In 1994, scientists at NOAA’s National Severe Storms Laboratory embarked on a field campaign that aimed to study why certain supercells produce tornadoes. Coordinated by Bob Davies-Jones, Jerry Straka, and Eric Rasmussen, the two-year project sought to address questions about the dynamics and evolution of tornadic storms.
VORTEX took place in the central and southern plains, where conditions are most favorable for severe weather outbreaks in the spring. The region also boasts an easy-to-navigate road network and flat terrain, making it particularly well suited to storm observation.
Field work was completed between April 1 and June 15, with data analysis taking place during the remainder of the year. Because the project spanned over two years, researchers were able to adapt lessons learned in the first year to improve strategies in the second.
The first VORTEX field campaign employed a number of vehicles equipped with custom weather sensors, including mobile mesonets, mobile radars, and mobile sounding systems. In addition, the NOAA P-3 participated in both the 1994 and 1995 seasons.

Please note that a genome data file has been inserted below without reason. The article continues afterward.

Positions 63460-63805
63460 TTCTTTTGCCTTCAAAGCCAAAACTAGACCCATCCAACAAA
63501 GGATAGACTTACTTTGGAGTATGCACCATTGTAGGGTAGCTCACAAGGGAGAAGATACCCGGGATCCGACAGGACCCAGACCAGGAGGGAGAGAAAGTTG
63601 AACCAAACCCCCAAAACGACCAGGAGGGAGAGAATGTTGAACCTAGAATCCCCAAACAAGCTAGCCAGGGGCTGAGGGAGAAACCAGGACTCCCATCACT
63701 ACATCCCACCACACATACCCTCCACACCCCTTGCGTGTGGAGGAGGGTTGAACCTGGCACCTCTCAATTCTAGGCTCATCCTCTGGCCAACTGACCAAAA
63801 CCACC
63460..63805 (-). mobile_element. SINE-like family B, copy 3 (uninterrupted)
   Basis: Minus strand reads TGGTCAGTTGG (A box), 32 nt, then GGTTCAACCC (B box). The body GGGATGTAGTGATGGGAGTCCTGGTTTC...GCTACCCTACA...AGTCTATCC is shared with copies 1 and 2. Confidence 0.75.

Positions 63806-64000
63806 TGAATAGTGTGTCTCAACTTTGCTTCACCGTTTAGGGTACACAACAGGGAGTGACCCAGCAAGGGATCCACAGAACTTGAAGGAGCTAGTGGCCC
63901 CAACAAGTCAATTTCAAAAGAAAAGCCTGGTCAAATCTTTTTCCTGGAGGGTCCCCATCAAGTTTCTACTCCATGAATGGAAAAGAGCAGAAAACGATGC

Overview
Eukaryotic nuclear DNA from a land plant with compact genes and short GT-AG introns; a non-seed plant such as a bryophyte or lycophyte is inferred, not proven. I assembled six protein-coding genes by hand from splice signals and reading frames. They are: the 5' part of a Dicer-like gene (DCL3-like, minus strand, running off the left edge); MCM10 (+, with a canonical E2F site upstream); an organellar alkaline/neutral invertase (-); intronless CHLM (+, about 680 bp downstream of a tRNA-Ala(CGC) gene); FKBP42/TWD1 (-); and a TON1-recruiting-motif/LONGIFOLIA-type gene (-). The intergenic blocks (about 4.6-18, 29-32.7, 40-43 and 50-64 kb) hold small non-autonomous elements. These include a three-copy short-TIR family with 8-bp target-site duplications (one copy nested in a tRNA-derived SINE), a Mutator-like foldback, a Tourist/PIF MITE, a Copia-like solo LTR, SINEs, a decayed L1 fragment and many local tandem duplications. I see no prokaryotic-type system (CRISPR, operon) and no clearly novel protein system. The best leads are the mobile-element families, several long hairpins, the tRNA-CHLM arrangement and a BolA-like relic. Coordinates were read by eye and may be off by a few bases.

During its two seasons, VORTEX scientists intercepted ten tornadoes. Most notably, researchers followed the Dimmitt, Texas tornado on June 2, 1995, which was the most thoroughly observed tornado on record to that point.
Each storm was analyzed from multiple angles, some at close range. Research from the VORTEX project was instrumental in improving National Weather Service tornado warning lead time to thirteen minutes. The project also inspired two follow-up campaigns: SubVORTEX in 1997 and VORTEX-99 in 1999.